May 'shifting blame' for extremism

May 'shifting blame' for extremism
May 'shifting blame' for extremism

By Ian Dunt

Theresa May is "shifting the blame" for her failure to tackle extremism onto universities, a student leader has warned.

Speaking after the home secretary called on universities to do more to tackle extremism on campus, NUS president Aaron Porter suggested the government's approach was an attempt to sidestep their own failings when it came to fundamentalist groups.

"Given that the law requires universities to provide freedom of speech and the government refuses to ban the hardline group Hizb Ut Tahrir despite promises to do so, it appears irresponsible of Theresa May to try to shift the blame for non-violent extremism onto universities or students," he said.

"Facing up to the challenges that non-violent extremism brings to campus life requires careful support and guidance from government, not wild sensationalism that only serves to unfairly demonise Muslim students."

The comments from Ms May, which come ahead of a report on the updated counter-terrorism strategy Prevent later this week, show that the Home Office believes universities are not getting sufficiently involved in rooting out extremism on campus.

The Federation of Student Islamic Societies was particularly singled out for blame, with Ms May saying: "They need to be prepared to stand up and say that organisations that are extreme or support extremism or have extremist speakers should not be part of their grouping.

"I think for too long there's been complacency around universities. I don't think they have been sufficiently willing to recognise what can be happening on their campuses and the radicalisation that can take place."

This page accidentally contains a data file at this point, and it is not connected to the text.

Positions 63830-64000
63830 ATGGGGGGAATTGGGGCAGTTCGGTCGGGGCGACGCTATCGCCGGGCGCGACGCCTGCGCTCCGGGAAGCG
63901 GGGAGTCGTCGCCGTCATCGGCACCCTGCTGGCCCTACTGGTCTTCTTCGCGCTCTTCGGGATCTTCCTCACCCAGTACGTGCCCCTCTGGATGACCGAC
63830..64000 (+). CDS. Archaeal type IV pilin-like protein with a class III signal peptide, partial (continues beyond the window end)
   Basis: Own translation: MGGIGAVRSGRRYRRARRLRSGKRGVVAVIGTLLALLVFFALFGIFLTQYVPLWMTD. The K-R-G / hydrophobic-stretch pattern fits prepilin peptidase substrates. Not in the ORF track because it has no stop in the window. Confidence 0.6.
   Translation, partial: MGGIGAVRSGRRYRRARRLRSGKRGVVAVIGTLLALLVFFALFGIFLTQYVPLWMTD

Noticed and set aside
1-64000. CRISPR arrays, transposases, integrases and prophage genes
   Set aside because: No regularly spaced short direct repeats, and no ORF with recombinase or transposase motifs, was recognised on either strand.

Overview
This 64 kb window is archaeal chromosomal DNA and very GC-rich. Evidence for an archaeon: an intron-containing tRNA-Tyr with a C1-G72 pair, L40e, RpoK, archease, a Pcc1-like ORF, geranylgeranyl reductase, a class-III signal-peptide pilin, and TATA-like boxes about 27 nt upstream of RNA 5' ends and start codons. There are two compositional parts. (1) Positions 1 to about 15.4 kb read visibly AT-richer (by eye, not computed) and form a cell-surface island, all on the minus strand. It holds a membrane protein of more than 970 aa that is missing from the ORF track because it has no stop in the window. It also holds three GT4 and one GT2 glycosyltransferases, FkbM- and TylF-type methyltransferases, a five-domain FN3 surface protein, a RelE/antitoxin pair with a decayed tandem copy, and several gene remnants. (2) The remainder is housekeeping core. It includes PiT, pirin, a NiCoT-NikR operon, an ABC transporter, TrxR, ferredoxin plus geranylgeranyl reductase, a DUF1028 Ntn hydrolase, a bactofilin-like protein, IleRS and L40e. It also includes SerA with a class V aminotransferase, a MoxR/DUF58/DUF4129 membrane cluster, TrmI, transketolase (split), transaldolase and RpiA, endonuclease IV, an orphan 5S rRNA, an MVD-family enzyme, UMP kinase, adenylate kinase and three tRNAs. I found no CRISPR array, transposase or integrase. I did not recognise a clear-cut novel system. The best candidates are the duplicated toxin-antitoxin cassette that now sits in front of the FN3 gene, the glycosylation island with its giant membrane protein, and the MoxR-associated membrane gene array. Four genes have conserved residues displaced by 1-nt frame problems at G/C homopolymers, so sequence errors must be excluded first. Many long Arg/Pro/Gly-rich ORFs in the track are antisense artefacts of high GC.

Colleges have been generally wary of government demands about monitoring extremism, with staff unhappy at the idea of effectively spying on their students.

About 20 groups are already understood to have lost government funding under a new British values' test that Ms May will elaborate on later this week.

The move to the values test signifies a significant change in government thinking, with the Home Office wanting non-violent extremisms to be considered a 'gateway' to more pernicious forms.

"There's an ideology out there that we need to challenge and when we first came in as a government one of the things we were very clear about here at the Home Office was we needed to look at extremism, not just violent extremism," Ms May said.

The home secretary will also name the 25 boroughs most at risk from Islamic extremism, announce plans to limit access to extremist websites from public buildings and lay out an online partnership with YouTube and AOL which takes lessons from anti-paedophile policing.


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